COU p. 448;
|Feb 15||†224 (cliii)||“In nichilum (Nihil) est, quod.”
He advises all the bishops to bear injustice patiently, and not abandon their parishes in order to retire to a monastery.
|PS-IS p. 494;
|†225 (clv)||“In his ieiuniorum.”
He commands this: “During the days of fasting, there should be no quarrels and no contentions.”
|†226 (clvi)||“Abstinendum est.”
He orders that “during the most holy days of lent, married couples must abstain and spend those days living chastely and piously and in this manner arrive at the day of Holy Easter.”
|228 (54)29||Τὴν εὐκταιοτάτην/“Optatissimum nobis/Optabile nobis.”
He responds to (the bishops) Euethius, Cyrillus, Hyperechiu, Uranius, Hero, Elpidius, Maximus, Eusebius, Eucarpius, Heortasius, Neo, Eumathius, Faustinus, Proclinus, Pasinicus, Arsenius, Severus, Didymio, Brittanius, Callicrates, Dalmatius, Aedesius, Eustochius, Ambrose, Gelonius, Pardalius, Macedonius, Paulus, Marcellus, Heraclius, Alexander, Adolius, Marcian, Sthenelus, John, Macer, Charisius, Silvanus, Photinus, Antony, Authus, Celsus, Euphranor, Milesius, Patricius, Severianus, Eusebius, Eumolpius, Athanasius, Diophantus, Minodorus, Diocles, Chrysampelus, Neo, Eugenius, Eustathius, Callicrates, Arsenius, Eugenius, Martyrius, Hieracius, Leontius, Philagrius and Lucius and all the orthodox Eastern bishops that their letter conveyed by the bishops Eustathius, Silvanus, and Theophilus was most pleasing to him. From it he recognizes that they with the Italians and other Western bishops approved of the decrees of the Council of Nicaea. He announces that the Creed of the Council of Rimini has already been condemned by those who had been cunningly deceived into accepting it. He writes that those who persist in Arian errors “after this council” are to have no part in the church, along with Arius, the Sabellians, and the Patropassians.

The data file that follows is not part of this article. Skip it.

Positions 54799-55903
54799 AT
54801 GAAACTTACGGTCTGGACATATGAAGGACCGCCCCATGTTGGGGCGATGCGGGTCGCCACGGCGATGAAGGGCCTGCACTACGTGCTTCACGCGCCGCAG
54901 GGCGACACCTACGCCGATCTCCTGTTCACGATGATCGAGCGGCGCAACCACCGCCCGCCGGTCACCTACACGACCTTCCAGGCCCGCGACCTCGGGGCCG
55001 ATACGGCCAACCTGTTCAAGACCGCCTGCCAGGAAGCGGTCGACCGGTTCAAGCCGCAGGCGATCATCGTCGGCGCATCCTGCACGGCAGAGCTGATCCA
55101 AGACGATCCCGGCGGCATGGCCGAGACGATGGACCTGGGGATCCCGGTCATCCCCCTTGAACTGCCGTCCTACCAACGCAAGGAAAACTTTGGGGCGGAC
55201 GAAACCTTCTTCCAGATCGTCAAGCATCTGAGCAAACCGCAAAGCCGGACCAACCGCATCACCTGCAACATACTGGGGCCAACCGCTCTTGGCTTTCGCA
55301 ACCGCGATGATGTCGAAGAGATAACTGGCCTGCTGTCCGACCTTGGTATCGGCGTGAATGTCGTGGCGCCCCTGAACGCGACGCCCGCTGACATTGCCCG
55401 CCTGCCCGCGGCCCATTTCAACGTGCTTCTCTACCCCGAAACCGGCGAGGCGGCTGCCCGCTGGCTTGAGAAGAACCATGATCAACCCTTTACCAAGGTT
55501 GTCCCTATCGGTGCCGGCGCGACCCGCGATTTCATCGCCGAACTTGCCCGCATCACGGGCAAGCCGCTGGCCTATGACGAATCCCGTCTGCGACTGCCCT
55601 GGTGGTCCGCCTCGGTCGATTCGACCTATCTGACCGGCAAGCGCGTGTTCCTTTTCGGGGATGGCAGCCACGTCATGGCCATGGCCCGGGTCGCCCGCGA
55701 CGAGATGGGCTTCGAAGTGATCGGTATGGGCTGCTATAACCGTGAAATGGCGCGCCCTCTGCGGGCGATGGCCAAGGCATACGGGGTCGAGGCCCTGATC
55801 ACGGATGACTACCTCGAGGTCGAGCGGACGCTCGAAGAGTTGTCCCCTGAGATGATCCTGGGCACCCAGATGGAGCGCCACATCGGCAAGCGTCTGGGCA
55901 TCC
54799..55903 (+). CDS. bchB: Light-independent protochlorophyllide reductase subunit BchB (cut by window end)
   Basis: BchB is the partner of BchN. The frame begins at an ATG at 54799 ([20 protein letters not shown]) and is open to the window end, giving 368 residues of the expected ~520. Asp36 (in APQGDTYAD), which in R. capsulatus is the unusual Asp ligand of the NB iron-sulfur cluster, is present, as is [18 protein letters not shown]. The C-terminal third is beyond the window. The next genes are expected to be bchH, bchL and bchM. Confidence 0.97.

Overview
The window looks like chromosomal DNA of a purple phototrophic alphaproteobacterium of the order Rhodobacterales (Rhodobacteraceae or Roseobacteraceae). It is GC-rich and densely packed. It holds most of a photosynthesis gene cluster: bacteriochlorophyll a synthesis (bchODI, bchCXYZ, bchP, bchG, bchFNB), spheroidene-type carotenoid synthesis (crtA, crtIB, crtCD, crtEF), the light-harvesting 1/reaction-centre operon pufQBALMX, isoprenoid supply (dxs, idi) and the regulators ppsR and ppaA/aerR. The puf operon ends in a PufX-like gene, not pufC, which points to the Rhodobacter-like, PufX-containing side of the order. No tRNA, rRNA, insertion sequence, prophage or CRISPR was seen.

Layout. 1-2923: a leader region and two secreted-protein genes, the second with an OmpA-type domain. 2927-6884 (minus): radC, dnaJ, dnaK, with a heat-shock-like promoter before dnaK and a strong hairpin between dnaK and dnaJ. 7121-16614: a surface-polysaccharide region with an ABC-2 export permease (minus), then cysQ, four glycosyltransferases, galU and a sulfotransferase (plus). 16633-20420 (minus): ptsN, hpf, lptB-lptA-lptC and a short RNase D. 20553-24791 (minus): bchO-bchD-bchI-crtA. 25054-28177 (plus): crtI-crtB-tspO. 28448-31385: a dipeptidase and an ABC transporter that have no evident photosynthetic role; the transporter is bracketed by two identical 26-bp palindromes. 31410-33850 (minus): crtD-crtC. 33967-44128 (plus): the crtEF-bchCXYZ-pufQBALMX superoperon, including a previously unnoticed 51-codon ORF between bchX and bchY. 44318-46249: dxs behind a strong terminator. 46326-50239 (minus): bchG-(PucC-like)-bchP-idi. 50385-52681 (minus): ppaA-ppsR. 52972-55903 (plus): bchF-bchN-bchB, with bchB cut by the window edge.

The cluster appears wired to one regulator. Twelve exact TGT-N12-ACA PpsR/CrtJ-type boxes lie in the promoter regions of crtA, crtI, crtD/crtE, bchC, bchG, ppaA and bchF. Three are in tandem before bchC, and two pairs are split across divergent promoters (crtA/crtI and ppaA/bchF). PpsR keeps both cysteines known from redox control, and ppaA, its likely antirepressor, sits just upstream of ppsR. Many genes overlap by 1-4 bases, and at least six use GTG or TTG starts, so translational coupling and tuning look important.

COU p. 457;
|†229 (clii)||“Est igitur”/Ἔστιν οὖν.
He informs Athanasius, bishop of Alexandria, of what he thinks about the incarnation and the undivided Trinity. He anathematizes the doctrines of the Sabellians and the Arians.
|COU app p. 98;
|Sept 24||He dies on “the 8th day before the Calends of October in the consulship of Gratian and Dagalaisus.” (We think that “on the 8th day before the Calends of May” was corrupted by a copyist.)||FM pref 1;30